A few months ago, my living room flooded and my carpet was ruined. I needed a contractor to come and replace it. I looked up contractors online, and found someone with the relevant experience. She came to my house, looked around, and we agreed on a price and work schedule. We never had a written agreement. After she “finished” installing the new carpet, I realized that it was the wrong color and the wrong fabric. She also wants to charge me more than we originally agreed. Can I sue, even though we don’t have a written contract? Can she sue me?
One of the dangers of doing business without a written contract is that you can end up with he-said-she-said situations.
First of all, you can sue your contractor for breach of contract, even without a written contract, and she can sue you as well. The statute of frauds – the legal doctrine that speaks to when a contract must be written to be enforceable – generally does not bar the enforcement of a contract for the provision of services. In other words, the two of you may have created an oral contract, on the basis of which either of you can sue.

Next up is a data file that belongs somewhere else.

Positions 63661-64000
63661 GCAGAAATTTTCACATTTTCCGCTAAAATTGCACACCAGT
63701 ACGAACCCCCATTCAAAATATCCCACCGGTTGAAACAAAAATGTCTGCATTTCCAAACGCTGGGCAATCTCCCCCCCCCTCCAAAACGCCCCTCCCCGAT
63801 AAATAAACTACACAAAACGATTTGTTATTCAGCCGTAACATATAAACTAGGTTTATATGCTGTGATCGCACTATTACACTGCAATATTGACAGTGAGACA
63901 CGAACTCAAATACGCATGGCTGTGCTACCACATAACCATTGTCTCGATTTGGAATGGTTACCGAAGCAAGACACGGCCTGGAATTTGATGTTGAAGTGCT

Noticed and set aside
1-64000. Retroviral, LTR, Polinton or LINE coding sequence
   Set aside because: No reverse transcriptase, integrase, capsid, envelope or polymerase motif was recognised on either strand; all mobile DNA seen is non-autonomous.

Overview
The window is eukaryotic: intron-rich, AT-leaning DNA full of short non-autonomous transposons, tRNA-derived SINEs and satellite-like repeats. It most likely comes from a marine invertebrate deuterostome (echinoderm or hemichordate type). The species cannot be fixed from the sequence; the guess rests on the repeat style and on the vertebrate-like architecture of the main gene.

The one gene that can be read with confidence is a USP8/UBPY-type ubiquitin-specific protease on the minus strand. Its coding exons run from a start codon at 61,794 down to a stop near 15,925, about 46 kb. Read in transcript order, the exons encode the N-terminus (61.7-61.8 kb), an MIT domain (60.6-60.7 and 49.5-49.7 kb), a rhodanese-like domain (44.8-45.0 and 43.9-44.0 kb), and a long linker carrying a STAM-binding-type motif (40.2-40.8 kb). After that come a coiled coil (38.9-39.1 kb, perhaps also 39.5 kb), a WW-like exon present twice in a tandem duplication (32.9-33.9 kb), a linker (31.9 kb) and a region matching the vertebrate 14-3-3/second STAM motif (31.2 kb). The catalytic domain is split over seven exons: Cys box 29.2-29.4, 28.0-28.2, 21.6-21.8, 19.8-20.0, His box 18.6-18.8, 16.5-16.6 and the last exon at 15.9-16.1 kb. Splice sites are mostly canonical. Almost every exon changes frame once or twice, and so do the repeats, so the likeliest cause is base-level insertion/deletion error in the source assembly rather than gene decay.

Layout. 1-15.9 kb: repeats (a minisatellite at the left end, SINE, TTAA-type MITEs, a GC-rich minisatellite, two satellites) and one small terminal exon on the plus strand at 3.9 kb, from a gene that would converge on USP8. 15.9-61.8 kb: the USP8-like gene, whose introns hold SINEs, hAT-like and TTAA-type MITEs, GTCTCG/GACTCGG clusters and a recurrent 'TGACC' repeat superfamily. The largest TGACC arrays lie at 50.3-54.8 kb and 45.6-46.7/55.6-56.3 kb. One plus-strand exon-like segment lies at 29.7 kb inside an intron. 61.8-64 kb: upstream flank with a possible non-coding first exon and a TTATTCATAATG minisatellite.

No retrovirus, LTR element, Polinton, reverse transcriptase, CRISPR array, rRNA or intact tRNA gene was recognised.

Given the small amount of money at stake, small claims court might be your best option, allowing you to proceed without hiring an attorney. See Nolo's article, "Breach of Contract Cases in Small Claims Court," for more on this.
However, an alleged oral contract does create difficult evidentiary questions for the judge. As the plaintiff (the person suing), you would have the burden of proving not only that you entered into such a contract, but that you and your contractor had agreed to a specific type of carpet, and that she then provided a different type of carpet.
The mere fact that the contractor showed up at your house and did some work (which she isn't likely to disagree with) provides a good starting point for alleging that the two of you had entered into an oral agreement. If you made any deposits or partial payments to her, evidence of this will be helpful, too.
As to the specifics, you might need to come up with additional evidence, such as emails between you and your contractor, a witness to your conversations, or perhaps even carpet swatch samples that she provided.
Similarly, if your contractor wanted to sue you for money you allegedly promised to pay, she would need to show emails or to present witnesses, or otherwise show proof of the reasonable value of her services.
One important caveat: In many states, the statute of limitations (the legal time limits on how long you can wait before suing) is different for oral contracts than it is for written contracts. Typically, the statute of limitations on oral contracts is a bit shorter, reflecting the belief that oral promises might be forgotten over time. Therefore, as a plaintiff, you should be sure to double-check the relevant statute of limitations in your state to ensure that you don’t miss your opportunity to file suit.